In Defence of Pink by @JumpMag

When I say that I am the founder of a gender-neutral magazine for kids, and mention my objection to the ‘pinkification’of girls, there are generally two responses.

‘Oh, cool. I hate this obsession with pink for girls’.


‘What’s wrong with pink? My daughter likes princesses. Why should you tell me that it is wrong for my daughter to love pink?

To clear up this misunderstanding, I would like to state publically –I don’t hate pink. I don’t think there is anything wrong with girls liking pink, or wanting to be a princess. When my daughter was younger, she was often clad in pink, from top to toe. She even had a [gasp] Disney Princess bedr

My 12 year old daughter isn’t a fan of pink anymore, but she has more nail polish than I have! It doesn’t stop her climbing trees, playing football or doing anything that she wants to do.

I don’t want to ban pink, or stop girls wearing pink. I am for MORE choice, not less. Right now the choice for girls is not, ‘Which colour of shoes do you want?’, but ‘Which shade of pink shoes do you want?’Why limit girls to pink and purple shades, when we have a whole rainbow of colours?

When we look at the range of toys available for boys and girls, and how to make them ‘gender neutral’, we often see a troubling thing happen –the disappearance of ‘girls’toys’. German blogger Charlott Schoenwetter makes this point in this excellent post Pretty In Pink (in German, but worth a read, even if you have to throw yourself on the mercy of Google Translate).

Charlott tells the story of a school book Mathestarts 4, which showed two children, a boy and a girl, buying toys. In the book released in 2005, Thomas buys a football goal and a Gameboy, while Tanja bought a doll and a toy horse. When the book was reissued at a later date, Thomas still bought a football goal, and swapped his Gameboy for a camera. Tanja now wanted a badminton set and a board game compendium. Thomas didn’t wish for a doll in this new edition; instead all ‘girl toys’ were removed completely.

What is the take-away from this kind of change? That boys’ toys have positive associations and girls’ toys are negative – or perhaps frivolous. We shouldn’t make girls feel bad about liking Barbie dolls, just as young women shouldn’t be made to feel they are betraying feminism by wearing lipstick or high heels.

The ‘pinkification’of girls is part of the trend to ueberfeminise women, and this is what I’d like to challenge. The pressure that young girls are under to be feminine, to be pretty. Girls are faced with ‘perfect’images that they can never live up to.

The singer Lorde tweeted this picture recently, pointing out the difference between two photos taken on the same day –one photoshopped to make her look immaculate, the other her natural skin, including imperfections.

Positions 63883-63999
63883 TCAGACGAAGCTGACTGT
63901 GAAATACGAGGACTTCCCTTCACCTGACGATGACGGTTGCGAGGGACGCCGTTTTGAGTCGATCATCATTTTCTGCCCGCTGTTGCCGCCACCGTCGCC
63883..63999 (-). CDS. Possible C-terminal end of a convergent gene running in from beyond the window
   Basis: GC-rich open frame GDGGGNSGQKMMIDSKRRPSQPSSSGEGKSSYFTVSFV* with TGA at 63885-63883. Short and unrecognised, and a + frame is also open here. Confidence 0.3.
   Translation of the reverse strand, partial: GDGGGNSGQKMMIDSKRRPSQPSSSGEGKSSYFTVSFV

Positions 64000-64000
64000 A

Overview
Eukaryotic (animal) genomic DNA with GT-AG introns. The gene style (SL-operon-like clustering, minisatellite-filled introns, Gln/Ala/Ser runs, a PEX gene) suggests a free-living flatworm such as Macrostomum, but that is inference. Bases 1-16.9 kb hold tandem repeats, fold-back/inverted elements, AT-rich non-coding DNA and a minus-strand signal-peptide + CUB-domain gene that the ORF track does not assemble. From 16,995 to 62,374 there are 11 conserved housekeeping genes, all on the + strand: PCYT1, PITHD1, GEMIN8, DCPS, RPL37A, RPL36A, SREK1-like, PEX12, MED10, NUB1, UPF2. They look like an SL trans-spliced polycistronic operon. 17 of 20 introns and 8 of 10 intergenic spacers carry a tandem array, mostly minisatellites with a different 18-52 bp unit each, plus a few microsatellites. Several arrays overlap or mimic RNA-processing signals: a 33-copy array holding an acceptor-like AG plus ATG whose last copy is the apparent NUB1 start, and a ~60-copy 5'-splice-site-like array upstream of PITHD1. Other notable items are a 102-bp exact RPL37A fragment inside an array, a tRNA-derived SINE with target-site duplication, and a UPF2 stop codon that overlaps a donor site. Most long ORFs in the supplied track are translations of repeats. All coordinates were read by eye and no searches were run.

i find this curious – two photos from today, one edited so my skin is perfect and one real. remember flaws are ok 🙂


Girls look at pictures in magazines and compare themselves with the flawless celebrities shown there. The use of photoshop isn’t restricted to evening skin tone; entire bodies are altered, waists slimmed, necks lengthened, legs stretched. No wonder one in five 7-11 year olds have been on a diet (as research by Girlguiding revealed last year)

Boys don’t escape unscathed either. Not every boy wants to be an explorer or a scientist. Not every boy loves football, but if you were to look at products aimed at them, you would never know this. Where birthday cards for girls are a sea of pink and glitter, cards for boys are a raging river of testosterone and adventure.

How many boys have been told, ‘No, that is for girls’, when they started playing with a toy kitchen? And how do we expect boys to grow into men, who respect the rights of women, and work towards an equal society, when toy kitchens and household goods are in the Girls Department?

Kids mirror the behaviour they see at home, and they learn by playing. Giving them access to toys and games that present girls as their equal, means that boys will just assume that this is the way things are.

A recent study showed that girls whose fathers did their share of housework were more ambitious in their school and career choices, than girls who watched their mother do all the work.

Gender-neutral toys, games and product are good for boys and girls, because they don’t preinstall ideas into their head, about what men or women are good at, or should be doing. We shouldn’t throw the baby out with the bathwater, and ban pink toys. Lets give kids the choice of all the colours, not just the pink and purple ones.


Jump! Mag is an online magazine for kids, which aims to inspire, educate and entertain in a safe and girl-positive environment [@JumpMag]



One thought on “In Defence of Pink by @JumpMag”

  1. This is such a tricky issue. In my view, it’s important to defend a little girl’s ‘choice’ to wear pink – otherwise you’re dismissing an early decision she’s made. But then, it’s equally important to know how society has steered her towards making that choice, and what that society says about pink, little girls and their place in the world. And, somehow, to challenge stereotyping, and the relegation of girls to a submissive role. Without making girls feel shame for choosing pink. A tricky one! I think that, as you’ve put so excellently here, the key is to make sure girls AND boys see adult men performing a variety of roles – including plenty of housework, and yes, wearing pink.

Comments are closed.